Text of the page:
American Indians and Alaska Natives are entitled to federally funded health care under treaties negotiated between tribal nations and the U.S. government.
“Our treaties say that we have a right to health care provided by the federal government,” said Abigail Echo-Hawk, an enrolled member of the Pawnee Nation of Oklahoma and the executive Vice President of Seattle Indian Health Board. “This is meant to be quality health care provided to enrolled members of federally recognized tribes to health care free of charge in that we already paid for it with the land that the United States is on.”
But according to a 2018 report from the independent and bipartisan Commission on Civil Rights, the U.S. government has not adequately funded these programs, leaving many indigenous communities without the ability to provide quality care.
“If we don’t get the resources that we need, it’s always going to be a struggle for us to begin to address the underlying health conditions that were built as a result of the colonial oppression and suppression of both our health and our economic prosperity within Indian country,” Echo-Hawk said. “Until we see full funding of the Indian Health Service, we’re always going to be struggling to do more than just provide the immediate needs of our people.”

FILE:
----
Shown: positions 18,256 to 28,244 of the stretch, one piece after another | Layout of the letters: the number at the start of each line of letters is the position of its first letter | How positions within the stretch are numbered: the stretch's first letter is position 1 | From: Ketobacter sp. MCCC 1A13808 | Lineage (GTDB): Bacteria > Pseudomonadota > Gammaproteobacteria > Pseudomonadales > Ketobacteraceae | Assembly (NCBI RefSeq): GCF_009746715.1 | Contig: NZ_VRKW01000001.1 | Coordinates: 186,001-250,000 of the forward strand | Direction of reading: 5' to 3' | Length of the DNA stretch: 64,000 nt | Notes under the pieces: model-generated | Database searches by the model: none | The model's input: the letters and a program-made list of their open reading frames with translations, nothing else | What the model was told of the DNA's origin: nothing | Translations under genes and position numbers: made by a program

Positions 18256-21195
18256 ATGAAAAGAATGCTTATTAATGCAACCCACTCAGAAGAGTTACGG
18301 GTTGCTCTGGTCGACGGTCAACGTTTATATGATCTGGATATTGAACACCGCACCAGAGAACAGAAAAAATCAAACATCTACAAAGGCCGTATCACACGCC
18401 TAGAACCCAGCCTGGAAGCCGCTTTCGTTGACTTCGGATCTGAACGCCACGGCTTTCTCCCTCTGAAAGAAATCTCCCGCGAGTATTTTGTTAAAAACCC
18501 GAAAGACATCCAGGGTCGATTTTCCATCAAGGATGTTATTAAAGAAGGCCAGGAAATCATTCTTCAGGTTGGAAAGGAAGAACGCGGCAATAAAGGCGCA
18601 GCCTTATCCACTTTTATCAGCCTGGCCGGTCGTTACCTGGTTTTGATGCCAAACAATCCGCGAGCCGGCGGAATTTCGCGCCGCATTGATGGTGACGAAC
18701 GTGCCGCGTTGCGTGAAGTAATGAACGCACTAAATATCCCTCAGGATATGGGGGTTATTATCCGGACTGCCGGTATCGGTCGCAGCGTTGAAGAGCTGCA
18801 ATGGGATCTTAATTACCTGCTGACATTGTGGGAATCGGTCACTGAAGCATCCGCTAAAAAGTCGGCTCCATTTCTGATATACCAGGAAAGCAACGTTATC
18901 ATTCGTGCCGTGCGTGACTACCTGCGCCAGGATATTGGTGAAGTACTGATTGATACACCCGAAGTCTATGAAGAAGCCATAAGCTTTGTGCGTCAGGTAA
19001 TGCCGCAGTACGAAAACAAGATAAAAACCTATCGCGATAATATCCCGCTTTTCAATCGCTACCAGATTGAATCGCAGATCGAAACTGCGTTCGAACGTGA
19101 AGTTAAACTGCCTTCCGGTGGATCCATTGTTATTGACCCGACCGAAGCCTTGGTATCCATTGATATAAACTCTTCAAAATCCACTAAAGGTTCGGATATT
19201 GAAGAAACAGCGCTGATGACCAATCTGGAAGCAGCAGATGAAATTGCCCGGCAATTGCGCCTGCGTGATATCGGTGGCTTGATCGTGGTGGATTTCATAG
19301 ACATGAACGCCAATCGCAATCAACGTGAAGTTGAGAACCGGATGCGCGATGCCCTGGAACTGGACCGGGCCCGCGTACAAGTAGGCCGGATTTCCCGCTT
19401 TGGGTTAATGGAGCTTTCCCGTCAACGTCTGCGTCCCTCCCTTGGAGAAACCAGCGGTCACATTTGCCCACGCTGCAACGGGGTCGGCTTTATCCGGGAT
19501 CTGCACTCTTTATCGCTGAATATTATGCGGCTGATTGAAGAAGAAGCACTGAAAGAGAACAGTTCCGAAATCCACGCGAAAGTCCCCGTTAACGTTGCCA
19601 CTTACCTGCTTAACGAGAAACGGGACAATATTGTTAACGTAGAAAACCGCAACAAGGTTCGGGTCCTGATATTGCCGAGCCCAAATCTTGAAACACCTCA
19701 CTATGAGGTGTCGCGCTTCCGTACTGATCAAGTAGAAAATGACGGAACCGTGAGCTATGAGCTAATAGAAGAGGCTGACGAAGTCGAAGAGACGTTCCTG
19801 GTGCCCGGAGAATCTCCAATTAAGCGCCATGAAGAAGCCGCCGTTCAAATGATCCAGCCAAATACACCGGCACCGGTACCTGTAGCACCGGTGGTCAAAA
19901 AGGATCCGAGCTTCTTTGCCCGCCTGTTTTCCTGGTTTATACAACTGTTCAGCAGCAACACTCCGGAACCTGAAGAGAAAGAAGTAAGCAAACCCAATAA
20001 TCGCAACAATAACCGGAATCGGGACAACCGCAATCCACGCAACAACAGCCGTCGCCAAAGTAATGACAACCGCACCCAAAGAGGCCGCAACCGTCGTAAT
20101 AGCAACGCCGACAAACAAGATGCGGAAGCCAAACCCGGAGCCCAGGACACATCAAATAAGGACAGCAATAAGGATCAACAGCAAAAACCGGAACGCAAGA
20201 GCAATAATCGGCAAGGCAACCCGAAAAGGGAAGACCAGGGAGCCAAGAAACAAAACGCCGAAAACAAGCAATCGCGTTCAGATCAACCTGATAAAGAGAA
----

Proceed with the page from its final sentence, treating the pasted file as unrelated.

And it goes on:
In an emailed statement sent to CNBC, the Indian Health Service said it had received “historic investments” of more than $9 billion since the start of the Covid-19 pandemic “to address long-standing health inequities experienced by American Indians and Alaska Natives by ensuring a comprehensive public health response to the ongoing Covid-19 pandemic.”
Watch the video above to learn how federally funded health care for American Indians and Alaska Natives works, and why many activists and experts would like to see the system reformed.